UCL News


Spotlight on Dr Pascale Guillot

28 February 2017

This week the spotlight is on Pascale Guillot, Senior Lecturer and Head of the

Pascale Guillot instituteforwomenshealth.ucl.ac.uk/maternal-fetal-medicine/crptg" target="_self">Cellular Reprogramming and Perinatal Therapy Team at the UCL EGA Institute for Women's Health.

What is your role and what does it involve?

I am a Senior Lecturer and Group Head at the UCL EGA Institute for Women's Health. This involves leading my team to perform at the highest standard, to advance medical research using rigorous, animal-free approaches. 

How long have you been at UCL and what was your previous role?

I have been at UCL for three years. I was previously a lecturer at Imperial College London, which involved similar work.

What working achievement or initiative are you most proud of?

We recently showed that the cells isolated from pregnant women, also called amniotic stem cells because they are found in the liquid that surrounds the baby during pregnancy, can be used as a countermeasure to bone fragility. We found that these fantastic stem cells have the ability to make fragile bones stronger and more resistant to breaks. This is because the amniotic stem cells improve the quality of the bones by triggering a chain reaction and stimulating the bone-forming cells to be more active. 

This study was conducted on bones from an experimental model of osteogenesis imperfecta, also called brittle bone disease because the bones become weak in response to a genetic mutation. In this disease, the bones become fragile because the genetic mutation renders the bone matrix unable to send the right message to the bone-forming cells, such that they become lazy. As a result, the bone formed is weak. The transplanted amniotic stem cells function as little boosters that counteract the detrimental effect of the mutation on the bone-forming cells.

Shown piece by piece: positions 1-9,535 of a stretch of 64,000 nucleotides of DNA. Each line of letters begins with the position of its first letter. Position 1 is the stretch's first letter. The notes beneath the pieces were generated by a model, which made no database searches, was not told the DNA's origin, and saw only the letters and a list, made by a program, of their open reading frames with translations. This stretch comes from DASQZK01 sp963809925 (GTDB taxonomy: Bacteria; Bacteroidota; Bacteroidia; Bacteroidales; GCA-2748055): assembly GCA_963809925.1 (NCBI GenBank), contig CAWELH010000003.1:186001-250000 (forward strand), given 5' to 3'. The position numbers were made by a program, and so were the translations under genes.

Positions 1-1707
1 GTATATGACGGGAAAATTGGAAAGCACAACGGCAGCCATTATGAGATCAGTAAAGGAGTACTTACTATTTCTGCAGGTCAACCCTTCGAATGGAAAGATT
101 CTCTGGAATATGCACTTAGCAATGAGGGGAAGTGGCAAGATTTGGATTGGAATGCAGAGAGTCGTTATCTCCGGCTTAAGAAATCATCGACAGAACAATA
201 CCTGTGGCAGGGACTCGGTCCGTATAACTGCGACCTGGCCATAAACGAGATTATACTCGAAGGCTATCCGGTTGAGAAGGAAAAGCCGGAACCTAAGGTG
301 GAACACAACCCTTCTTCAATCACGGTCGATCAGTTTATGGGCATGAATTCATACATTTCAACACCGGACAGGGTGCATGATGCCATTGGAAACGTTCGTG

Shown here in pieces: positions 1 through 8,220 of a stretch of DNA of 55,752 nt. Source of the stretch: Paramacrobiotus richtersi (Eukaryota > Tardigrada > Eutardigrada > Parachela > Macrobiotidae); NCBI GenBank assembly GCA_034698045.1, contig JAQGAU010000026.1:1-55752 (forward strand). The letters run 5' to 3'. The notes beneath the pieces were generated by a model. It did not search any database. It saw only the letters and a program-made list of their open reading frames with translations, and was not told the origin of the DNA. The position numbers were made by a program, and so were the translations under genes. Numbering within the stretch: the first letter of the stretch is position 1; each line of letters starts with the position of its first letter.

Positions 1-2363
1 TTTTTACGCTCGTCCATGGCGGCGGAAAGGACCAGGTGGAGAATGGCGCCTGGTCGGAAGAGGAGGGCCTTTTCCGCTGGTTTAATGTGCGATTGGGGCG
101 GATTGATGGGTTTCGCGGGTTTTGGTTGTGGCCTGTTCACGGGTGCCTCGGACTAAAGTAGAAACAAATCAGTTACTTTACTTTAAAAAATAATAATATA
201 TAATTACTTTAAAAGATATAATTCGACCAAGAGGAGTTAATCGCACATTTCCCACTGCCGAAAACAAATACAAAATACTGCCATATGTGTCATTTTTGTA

The ability of amniotic stem cells to rejuvenate bone-forming cells may be used to treat other conditions where bones become fragile, such as osteoporosis, or to prevent the bones becoming fragile, such as during space exploration, during ageing, or during long-term immobilisation.

Tell us about a project you are working on now that is top of your to-do list.

Our main project continues to be determining how stem cells do their job to repair tissues. 

What is your favourite album, film and novel?

My favourite album is a compilation of Frank Sinatra's songs, my favourite film is The Blair Witch Project, and my favourite novel is East Wind, West Wind by Pearl Buck. 

What is your favourite joke (pre-watershed)?

"If you understand English, press 1. If you do not understand English, press 2."

Who would be your dream dinner guests?

A candlelight dinner with Ella Fitzgerald and Duke Ellington.

What advice would you give your younger self?

Keep going - it's going to be great. 

What would it surprise people to know about you?

While practising taekwondo at a very high level in the US, I got an injury that left my right leg paralysed. Unable to walk, I then lost my job. A few years later, I was walking again! 

"You never know how strong you are until being strong is your only choice." - Bob Marley.

What is your favourite place?

A beautiful island with fine sand, clear water, sunshine and an amazing cocktail in a huge, round glass.